"I kind of knew that it was coming (getting cut)," Swain said. "I wasn't really prepared last year. I set my mindset that if I really want to do this at this level, you've got to come here and you've got to work hard, especially being a seventh-round draft pick coming into one of the best receiving corps in the NFL. You've got to really be ready, and last year I wasn't.

"And it took me a while to learn the playbook. I probably wasn't really clicking until mid-season last year. As soon as it came, I was able to jump in on the reps that I got and really concentrate on what I needed to do. It took a while and it wasn't easy for me. I came from a college that really didn't run an NFL-style offense. Once I got into it and learned the concepts, it started clicking for me and I was more confident in the routes that I was running."

While working with a deep, experienced receiving corps made making the team that much harder, the tradeoff for a young player like Swain was the knowledge he was able to glean from players like Driver and Jennings.

{sportsad300}"I work around Jennings and Driver and they shape you as a player," Swain said. "They helped me in every area. It's in watching film, on the field, in the weight room, even when you are not here. What are you doing to get better?

"Everybody is just continually getting better here and that is what is so crazy about this league. A guy like Driver is going into his 11th year and he is just continually getting better. You watch that as a young player and you've got to form yourself to be able to do that, get better every day."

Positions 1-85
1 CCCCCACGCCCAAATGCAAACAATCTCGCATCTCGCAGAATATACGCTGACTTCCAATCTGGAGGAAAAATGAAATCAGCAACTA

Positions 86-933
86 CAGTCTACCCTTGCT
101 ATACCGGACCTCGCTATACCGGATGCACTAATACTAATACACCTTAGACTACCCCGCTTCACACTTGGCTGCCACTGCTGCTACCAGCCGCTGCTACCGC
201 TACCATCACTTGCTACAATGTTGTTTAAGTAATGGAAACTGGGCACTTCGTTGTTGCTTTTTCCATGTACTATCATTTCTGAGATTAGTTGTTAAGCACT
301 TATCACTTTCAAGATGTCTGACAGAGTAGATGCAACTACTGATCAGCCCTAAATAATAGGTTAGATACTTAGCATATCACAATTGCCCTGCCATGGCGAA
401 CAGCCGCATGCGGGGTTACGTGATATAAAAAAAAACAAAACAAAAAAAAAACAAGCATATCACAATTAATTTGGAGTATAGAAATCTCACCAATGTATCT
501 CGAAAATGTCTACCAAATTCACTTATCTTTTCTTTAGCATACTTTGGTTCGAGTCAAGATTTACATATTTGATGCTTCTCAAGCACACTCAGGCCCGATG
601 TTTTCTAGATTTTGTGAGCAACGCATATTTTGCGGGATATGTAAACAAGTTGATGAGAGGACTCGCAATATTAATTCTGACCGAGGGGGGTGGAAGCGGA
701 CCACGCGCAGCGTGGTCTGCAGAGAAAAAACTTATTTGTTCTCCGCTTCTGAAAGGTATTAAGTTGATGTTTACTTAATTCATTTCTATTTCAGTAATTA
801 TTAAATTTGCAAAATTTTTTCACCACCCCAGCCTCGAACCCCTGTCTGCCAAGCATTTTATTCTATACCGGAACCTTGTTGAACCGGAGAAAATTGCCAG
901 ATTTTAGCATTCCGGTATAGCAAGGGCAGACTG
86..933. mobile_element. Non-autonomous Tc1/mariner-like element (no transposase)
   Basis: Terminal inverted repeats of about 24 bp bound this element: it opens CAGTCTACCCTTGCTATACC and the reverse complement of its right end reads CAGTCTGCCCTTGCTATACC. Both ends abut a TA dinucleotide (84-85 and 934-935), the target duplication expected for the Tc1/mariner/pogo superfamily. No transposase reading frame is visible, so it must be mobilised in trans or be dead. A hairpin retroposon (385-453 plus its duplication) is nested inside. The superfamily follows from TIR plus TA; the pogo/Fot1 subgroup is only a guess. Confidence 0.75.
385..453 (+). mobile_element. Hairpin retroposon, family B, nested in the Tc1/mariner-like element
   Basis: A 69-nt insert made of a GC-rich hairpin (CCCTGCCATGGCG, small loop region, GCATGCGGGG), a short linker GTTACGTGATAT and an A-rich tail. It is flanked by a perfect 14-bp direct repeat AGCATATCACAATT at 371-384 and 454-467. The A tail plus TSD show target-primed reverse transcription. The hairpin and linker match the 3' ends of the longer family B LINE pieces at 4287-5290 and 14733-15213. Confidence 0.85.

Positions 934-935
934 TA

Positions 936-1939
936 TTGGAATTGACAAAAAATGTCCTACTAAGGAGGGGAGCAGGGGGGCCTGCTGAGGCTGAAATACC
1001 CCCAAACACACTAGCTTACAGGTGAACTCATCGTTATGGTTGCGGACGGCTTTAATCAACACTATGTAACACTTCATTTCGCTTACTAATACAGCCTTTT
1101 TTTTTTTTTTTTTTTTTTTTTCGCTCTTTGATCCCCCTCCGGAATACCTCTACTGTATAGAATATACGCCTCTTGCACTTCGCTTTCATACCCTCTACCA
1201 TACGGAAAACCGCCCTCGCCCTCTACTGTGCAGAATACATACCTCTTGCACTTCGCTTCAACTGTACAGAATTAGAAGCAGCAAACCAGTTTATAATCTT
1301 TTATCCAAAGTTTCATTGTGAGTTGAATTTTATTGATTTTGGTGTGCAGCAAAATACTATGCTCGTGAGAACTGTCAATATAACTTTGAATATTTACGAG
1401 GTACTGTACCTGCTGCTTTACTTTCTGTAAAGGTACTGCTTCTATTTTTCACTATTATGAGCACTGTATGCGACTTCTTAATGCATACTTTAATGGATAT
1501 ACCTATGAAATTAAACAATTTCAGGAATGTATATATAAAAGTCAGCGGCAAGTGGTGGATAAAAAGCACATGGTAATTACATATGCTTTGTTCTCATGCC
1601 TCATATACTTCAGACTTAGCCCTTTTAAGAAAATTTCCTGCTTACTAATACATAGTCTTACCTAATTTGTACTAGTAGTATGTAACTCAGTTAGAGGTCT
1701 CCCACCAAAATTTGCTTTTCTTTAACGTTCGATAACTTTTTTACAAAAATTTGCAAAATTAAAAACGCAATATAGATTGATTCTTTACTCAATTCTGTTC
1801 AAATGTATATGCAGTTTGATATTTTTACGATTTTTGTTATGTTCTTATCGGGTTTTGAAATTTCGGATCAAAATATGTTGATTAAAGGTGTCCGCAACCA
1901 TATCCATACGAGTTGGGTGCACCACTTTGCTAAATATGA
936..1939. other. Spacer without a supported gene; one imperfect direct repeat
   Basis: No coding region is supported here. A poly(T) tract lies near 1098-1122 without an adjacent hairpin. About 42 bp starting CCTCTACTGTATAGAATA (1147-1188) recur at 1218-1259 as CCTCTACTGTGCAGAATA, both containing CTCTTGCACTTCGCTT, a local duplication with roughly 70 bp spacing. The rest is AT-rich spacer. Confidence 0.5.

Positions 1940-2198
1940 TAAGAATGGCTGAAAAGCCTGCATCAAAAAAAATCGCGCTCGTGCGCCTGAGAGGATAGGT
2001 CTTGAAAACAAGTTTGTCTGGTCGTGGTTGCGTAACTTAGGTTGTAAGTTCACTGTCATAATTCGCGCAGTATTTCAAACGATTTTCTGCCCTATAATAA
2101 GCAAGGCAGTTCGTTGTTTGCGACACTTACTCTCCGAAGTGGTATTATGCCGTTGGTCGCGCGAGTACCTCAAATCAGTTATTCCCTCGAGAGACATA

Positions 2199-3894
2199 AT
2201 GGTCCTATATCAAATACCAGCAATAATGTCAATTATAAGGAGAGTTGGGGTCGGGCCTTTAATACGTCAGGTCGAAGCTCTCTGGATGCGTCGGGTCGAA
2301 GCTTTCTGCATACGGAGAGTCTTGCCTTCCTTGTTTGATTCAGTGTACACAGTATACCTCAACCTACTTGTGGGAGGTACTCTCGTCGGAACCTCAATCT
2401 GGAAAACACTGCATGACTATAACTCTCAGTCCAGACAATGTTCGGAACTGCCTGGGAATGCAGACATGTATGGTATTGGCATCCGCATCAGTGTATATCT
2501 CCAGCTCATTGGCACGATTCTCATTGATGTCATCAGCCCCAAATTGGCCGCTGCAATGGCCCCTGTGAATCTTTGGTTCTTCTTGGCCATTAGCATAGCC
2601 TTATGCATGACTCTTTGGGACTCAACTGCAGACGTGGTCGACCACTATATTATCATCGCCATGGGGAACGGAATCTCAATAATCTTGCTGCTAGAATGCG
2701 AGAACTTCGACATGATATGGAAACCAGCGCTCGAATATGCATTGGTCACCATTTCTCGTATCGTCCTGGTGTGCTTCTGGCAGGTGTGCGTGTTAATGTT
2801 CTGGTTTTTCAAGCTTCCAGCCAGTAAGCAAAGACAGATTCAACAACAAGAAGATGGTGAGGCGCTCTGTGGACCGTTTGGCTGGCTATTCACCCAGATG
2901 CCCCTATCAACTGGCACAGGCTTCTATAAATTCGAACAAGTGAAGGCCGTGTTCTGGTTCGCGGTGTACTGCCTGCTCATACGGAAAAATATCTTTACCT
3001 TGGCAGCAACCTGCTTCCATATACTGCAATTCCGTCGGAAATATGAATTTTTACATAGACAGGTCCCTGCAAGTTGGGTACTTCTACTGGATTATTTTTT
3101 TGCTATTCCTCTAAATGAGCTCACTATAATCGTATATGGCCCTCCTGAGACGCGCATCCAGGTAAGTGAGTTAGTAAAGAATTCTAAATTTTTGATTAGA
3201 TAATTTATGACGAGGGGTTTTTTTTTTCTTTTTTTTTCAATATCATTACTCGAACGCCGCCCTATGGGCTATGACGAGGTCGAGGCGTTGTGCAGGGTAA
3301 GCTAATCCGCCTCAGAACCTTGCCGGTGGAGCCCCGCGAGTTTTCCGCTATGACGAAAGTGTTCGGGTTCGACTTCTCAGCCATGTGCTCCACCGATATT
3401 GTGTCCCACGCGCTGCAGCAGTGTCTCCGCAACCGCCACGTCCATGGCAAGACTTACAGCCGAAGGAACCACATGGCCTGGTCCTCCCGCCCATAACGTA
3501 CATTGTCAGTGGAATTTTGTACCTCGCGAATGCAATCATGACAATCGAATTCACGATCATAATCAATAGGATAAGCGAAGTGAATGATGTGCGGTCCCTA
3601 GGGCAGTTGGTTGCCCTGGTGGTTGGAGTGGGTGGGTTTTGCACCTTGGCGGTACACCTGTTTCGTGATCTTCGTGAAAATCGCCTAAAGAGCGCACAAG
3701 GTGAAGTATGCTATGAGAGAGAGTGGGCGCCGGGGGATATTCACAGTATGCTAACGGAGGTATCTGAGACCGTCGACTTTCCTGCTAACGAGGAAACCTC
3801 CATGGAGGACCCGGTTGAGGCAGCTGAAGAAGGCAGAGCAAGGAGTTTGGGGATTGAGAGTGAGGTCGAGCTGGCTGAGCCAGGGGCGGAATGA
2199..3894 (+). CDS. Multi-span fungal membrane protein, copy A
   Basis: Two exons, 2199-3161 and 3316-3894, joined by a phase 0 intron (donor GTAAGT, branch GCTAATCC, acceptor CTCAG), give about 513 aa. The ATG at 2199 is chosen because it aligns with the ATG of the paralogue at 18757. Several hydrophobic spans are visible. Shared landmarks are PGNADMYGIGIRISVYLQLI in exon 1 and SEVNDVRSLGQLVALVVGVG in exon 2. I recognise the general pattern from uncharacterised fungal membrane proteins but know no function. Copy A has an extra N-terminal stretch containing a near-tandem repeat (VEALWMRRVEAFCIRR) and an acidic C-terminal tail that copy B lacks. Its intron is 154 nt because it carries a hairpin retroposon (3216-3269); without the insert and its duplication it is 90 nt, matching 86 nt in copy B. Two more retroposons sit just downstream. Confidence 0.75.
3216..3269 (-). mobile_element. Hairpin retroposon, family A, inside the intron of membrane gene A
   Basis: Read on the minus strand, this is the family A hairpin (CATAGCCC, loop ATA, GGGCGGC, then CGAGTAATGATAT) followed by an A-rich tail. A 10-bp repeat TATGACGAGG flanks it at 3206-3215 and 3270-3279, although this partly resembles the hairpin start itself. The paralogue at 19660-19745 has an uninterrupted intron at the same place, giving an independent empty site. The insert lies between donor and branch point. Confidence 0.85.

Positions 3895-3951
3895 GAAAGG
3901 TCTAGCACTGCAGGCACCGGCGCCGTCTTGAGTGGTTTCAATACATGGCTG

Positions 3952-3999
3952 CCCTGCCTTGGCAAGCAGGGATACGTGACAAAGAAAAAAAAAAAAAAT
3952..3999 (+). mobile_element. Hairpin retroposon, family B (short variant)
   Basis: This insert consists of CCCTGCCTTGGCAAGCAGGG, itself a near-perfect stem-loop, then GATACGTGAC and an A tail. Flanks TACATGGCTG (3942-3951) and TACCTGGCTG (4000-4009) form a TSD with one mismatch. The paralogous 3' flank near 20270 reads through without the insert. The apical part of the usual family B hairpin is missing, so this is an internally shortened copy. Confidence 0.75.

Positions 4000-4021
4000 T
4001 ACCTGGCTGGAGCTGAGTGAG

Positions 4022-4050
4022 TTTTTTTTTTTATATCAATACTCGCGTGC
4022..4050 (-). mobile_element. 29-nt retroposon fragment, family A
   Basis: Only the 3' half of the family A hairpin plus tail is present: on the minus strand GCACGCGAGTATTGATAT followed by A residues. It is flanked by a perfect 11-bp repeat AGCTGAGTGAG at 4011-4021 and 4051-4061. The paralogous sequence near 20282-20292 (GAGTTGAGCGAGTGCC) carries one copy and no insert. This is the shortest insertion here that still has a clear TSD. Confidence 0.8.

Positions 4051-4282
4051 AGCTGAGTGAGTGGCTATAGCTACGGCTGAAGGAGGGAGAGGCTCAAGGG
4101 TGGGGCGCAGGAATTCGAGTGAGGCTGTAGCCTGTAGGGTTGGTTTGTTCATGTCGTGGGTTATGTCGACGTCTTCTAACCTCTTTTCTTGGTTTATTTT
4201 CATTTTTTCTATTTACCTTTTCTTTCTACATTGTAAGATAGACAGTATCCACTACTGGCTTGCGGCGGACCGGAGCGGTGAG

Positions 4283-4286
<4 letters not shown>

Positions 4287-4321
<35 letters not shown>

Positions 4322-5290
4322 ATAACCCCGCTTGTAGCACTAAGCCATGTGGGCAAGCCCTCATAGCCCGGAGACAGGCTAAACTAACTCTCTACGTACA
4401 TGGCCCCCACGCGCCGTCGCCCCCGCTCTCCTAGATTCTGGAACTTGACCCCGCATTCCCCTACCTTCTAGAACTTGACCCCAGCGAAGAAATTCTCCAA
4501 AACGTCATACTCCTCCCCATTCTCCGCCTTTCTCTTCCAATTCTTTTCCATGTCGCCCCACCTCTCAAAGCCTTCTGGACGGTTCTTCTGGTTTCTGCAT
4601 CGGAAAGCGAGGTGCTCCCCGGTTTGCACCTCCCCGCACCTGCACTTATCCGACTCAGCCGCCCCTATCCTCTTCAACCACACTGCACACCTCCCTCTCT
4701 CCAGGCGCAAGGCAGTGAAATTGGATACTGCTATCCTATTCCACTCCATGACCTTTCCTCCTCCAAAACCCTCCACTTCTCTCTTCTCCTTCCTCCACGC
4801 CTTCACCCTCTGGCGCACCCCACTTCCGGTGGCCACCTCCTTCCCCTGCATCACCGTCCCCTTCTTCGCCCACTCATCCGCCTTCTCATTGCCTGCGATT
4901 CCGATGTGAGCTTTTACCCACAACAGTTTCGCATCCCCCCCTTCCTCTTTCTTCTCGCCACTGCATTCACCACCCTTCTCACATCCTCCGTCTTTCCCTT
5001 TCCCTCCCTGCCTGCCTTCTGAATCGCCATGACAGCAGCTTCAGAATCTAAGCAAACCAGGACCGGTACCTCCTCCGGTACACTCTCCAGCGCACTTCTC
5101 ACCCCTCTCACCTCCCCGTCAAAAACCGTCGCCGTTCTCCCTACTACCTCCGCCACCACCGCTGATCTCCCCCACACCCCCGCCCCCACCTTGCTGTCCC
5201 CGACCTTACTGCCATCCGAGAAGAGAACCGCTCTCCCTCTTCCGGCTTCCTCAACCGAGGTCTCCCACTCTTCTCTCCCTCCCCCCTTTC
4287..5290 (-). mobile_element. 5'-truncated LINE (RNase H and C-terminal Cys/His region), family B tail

The reception Swain got from his fellow receivers during his rookie campaign was much appreciated, but also unexpected.

"The word from college to here from guys that have been in the league was kind of every man for himself, but nobody had been with the Packers," Swain said. "I got here and it's really a team emphasis here, especially with the older guys. They try to bring the young guys around. They look up for you and they stick up for you, and you've got to relay that to people that come in after you.

"I try to help guys out too because in the end everybody is looking for the same goal. We are all working for the same thing and in this league you never know what is going to happen."

Swain knows that if he has any chance of making the final roster, it will be imperative that he makes an impact on special teams, either in the return game or covering and blocking on kicks.

Regardless of what might happen the rest of the preseason, Swain said his focus will be on the things that he can control, and he can accept whatever comes after that.

"You've got to always have your goals and try to reach those goals, and the goal is that everybody wants to make the team," Swain said. "You've got to do everything you can in training camp to do that, and if it doesn't happen, it doesn't happen. That's the way this business works. You have to stay confident, prepared, and focused, and you can't get down on yourself.

"Once you get down on yourself, things start to go south and your confidence goes and you start losing it. All of your work ethic is being seen on film and you never know what is going to happen."